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Reasons for Introduction and Effects of Citizenship Tests in the Netherlands, Germany and the UK

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Abstract:

Between 2003 and 2008, the Netherlands, Germany and the UK introduced
citizenship tests as a condition for the acquisition of citizenship. In the
three countries, in order to become citizens, immigrants have to prove that
they are sufficiently integrated by demonstrating that they have a command
of the language and knowledge of the society which might accept them as full
members. Before the tests were introduced, a local or municipal state
representative would conduct an interview with the naturalisation applicant
in order to test whether the prospective citizen had sufficiently
integrated. Knowledge of society was not required. The introduction of the
formalised tests hence reflects a change in ideas about the relationship
between legal status and integration.
In this contribution, three different aspects of the new methods of
integration testing will be examined. Firstly, the reasons for introduction
of the naturalisation tests in the countries under consideration will be
discussed through an analysis of the political debates leading up to the
introduction of the tests in the three countries. Secondly, the tests in the
countries under consideration will be described and analysed. Lastly, for
each country, the effects of the citizenship tests will be analysed. Do the
new ways of testing function as a mechanism for selection and exclusion, or
do they serve the goal of improving immigrant integration and participation,
often the official aim of the policies?
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Association:
Name: Seventeenth International Conference of the Council for European Studies
URL:
http://www.ces.columbia.edu


Citation:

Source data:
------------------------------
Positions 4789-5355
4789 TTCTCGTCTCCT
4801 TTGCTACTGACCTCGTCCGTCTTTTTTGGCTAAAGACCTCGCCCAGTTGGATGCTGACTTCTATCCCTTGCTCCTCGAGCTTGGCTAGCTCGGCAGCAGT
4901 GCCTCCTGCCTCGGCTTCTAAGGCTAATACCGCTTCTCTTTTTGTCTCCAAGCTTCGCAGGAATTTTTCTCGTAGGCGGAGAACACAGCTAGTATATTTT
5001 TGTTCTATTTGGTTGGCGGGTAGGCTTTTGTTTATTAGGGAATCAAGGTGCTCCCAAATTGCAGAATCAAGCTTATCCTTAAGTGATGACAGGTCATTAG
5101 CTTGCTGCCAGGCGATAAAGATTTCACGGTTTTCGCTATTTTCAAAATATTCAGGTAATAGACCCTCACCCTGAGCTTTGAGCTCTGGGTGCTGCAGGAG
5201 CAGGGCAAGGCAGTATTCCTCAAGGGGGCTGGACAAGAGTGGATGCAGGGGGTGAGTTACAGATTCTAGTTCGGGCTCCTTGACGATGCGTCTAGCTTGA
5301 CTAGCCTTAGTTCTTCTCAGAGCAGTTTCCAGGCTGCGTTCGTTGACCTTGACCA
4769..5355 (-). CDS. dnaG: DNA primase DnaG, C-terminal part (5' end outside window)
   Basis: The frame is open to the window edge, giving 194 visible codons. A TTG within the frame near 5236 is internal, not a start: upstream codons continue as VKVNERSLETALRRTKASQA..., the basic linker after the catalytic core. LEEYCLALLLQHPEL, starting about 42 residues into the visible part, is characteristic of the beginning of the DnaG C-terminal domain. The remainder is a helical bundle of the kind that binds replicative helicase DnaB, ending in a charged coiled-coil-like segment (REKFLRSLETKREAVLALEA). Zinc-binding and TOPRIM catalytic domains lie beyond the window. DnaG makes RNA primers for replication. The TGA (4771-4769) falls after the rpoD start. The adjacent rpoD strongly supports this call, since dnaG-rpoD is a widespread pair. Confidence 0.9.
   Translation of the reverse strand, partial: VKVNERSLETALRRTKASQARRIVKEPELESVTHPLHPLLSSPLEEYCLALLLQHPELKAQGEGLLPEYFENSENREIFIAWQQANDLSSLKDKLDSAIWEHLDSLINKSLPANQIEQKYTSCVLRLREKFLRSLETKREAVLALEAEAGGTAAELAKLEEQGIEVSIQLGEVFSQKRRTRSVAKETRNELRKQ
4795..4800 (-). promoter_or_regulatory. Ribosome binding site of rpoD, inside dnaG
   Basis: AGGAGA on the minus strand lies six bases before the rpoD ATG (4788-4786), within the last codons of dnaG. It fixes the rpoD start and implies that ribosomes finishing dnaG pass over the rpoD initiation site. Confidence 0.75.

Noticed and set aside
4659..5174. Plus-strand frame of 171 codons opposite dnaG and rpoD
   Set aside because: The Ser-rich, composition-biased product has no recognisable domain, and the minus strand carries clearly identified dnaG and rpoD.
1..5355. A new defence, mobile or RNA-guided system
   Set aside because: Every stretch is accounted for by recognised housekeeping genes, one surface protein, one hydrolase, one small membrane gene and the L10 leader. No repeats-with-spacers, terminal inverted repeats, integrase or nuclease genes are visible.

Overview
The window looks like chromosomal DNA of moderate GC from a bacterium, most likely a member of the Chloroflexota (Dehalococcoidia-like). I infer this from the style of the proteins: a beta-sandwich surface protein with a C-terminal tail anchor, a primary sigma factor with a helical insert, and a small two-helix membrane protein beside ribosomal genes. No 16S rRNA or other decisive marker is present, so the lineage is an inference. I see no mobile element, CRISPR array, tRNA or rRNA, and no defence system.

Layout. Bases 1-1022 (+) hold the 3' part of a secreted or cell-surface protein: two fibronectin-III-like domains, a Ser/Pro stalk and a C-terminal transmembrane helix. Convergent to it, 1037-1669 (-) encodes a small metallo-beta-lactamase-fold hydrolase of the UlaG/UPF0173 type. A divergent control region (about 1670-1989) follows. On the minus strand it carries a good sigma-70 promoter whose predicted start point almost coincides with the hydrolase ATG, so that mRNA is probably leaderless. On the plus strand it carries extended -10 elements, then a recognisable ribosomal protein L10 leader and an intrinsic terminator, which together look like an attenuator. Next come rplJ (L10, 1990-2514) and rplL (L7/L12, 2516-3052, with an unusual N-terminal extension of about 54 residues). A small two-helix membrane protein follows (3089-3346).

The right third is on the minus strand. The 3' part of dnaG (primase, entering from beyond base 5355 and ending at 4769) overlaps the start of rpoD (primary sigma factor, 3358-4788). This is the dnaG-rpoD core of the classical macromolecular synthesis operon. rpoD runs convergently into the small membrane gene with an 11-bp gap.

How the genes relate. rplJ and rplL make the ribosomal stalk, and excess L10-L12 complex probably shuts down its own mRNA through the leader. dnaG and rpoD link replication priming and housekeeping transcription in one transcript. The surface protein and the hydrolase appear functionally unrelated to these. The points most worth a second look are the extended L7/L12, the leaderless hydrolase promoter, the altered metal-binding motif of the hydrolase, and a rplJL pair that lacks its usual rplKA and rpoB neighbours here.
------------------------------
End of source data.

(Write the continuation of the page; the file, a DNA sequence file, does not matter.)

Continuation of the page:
URL: http://citation.allacademic.com/meta/p430958_index.html
Direct Link:
HTML Code:

MLA Citation:

Van Oers, Ricky. "Reasons for Introduction and Effects of Citizenship Tests in the Netherlands, Germany and the UK" Paper presented at the annual meeting of the Seventeenth International Conference of the Council for European Studies, Grand Plaza, Montreal, Canada, <Not Available>. 2014-11-27 <http://citation.allacademic.com/meta/p430958_index.html>

APA Citation:

Van Oers, R. "Reasons for Introduction and Effects of Citizenship Tests in the Netherlands, Germany and the UK" Paper presented at the annual meeting of the Seventeenth International Conference of the Council for European Studies, Grand Plaza, Montreal, Canada <Not Available>. 2014-11-27 from http://citation.allacademic.com/meta/p430958_index.html

Publication Type: Conference Paper/Unpublished Manuscript
Abstract: Between 2003 and 2008, the Netherlands, Germany and the UK introduced
citizenship tests as a condition for the acquisition of citizenship. In the
three countries, in order to become citizens, immigrants have to prove that
they are sufficiently integrated by demonstrating that they have a command
of the language and knowledge of the society which might accept them as full
members. Before the tests were introduced, a local or municipal state
representative would conduct an interview with the naturalisation applicant
in order to test whether the prospective citizen had sufficiently
integrated. Knowledge of society was not required. The introduction of the
formalised tests hence reflects a change in ideas about the relationship
between legal status and integration.
In this contribution, three different aspects of the new methods of
integration testing will be examined. Firstly, the reasons for introduction
of the naturalisation tests in the countries under consideration will be
discussed through an analysis of the political debates leading up to the
introduction of the tests in the three countries. Secondly, the tests in the
countries under consideration will be described and analysed. Lastly, for
each country, the effects of the citizenship tests will be analysed. Do the
new ways of testing function as a mechanism for selection and exclusion, or
do they serve the goal of improving immigrant integration and participation,
often the official aim of the policies?


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